Guts and Grog Reviews said...

I almost went with this as well and what you said pretty much sums up why.

cash said...

Scream was smart and a great whodunnit. I particularly liked the Kennedy role since I was that black trench coat guy myself. Well, Cash still is anyway ;)

I watched Scream again just after watching that abysmal Scream 4. And, like you, I really enjoyed it after all those years. I appreciated the writing, the jokes, the classic horror rules in the spotlight. The opening was some of the best horror I've seen in a while, all the way up to Drew swinging in the breeze with a pile of steaming gore beneath her. Very well done. If you watch the scene again, pay attention to the part where the parents can hear Drew on the phone gasping for her life. I feel if Craven would have let that scene go on a little further so you can hear her being strung up the tree and gurgling a horrible death, leaving the visualization to the parents' (and our) imaginations, it would have been three times as powerful, but I digress....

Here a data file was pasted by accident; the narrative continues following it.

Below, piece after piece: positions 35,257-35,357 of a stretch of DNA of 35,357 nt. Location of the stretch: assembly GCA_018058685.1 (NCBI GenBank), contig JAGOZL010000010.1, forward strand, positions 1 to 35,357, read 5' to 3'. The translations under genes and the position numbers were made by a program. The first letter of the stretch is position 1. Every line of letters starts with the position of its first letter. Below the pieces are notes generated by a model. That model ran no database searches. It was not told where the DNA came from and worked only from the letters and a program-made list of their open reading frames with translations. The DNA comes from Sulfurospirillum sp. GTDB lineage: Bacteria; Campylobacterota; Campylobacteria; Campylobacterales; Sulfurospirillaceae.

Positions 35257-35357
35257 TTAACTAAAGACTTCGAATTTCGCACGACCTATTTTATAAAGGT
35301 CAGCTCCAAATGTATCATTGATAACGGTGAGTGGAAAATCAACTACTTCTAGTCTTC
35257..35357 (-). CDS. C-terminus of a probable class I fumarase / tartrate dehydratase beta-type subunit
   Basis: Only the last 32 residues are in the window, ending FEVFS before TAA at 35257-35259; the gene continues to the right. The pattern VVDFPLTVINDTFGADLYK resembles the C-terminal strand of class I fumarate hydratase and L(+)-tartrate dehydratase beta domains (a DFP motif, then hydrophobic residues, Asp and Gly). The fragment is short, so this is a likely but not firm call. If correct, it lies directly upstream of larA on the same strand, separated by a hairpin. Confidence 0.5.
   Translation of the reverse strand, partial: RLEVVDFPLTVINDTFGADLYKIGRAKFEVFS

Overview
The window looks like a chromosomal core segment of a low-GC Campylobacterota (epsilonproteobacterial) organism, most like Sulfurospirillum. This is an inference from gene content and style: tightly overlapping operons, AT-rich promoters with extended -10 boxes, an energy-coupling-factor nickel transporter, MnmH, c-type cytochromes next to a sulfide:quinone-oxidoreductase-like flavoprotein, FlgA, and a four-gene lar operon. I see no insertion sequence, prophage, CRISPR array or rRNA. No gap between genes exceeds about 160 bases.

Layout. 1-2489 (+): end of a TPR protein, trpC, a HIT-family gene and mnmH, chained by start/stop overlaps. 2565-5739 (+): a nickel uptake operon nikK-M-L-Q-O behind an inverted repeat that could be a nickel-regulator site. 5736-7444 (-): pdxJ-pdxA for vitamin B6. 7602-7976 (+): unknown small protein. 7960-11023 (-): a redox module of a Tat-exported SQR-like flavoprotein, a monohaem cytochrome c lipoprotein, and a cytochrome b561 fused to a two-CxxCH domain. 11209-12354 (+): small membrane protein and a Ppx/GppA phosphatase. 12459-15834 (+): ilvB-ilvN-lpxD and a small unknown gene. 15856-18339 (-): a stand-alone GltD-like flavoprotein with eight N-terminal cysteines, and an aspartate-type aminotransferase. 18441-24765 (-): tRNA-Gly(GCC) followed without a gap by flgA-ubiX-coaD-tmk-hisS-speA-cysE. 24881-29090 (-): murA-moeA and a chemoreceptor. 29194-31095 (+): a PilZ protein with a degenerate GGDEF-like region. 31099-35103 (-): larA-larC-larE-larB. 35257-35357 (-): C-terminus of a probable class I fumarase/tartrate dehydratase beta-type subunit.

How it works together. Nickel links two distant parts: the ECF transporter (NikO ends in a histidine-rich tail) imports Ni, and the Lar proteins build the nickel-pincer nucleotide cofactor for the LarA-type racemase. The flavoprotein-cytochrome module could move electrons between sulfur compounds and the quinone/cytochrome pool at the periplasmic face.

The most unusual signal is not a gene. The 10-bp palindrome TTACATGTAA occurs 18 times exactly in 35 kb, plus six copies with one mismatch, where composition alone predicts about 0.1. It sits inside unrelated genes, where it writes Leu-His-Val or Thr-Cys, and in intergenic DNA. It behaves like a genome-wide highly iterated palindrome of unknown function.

If you watch it KNOWING who the killer(s) is, its interesting to note how the characters give up their guilt casually near the beginning of the movie. The scene at the school gives us the killers straight up but an ignorant audience has no clue. Stu gives us information that only the killer could have known. No small town cops are going to tell you how they found the body and his remarks were spot on. That was a nice, subtle touch by the writer.

I just got word that Scream 5 is green lit and will continue to tarnish the genre's name. Mr. Craven has been an upset for more than a decade. I hear Carpenter's The Ward is mediocre at best and thats the first movie he's made in over ten years. What the fuck has happened to the guys that used to make slick, intelligent, graphic no holds barred horror with WAY smaller budgets than they have now? Do they fall out of the talent tree? Jesus Lord God!! Someone save us.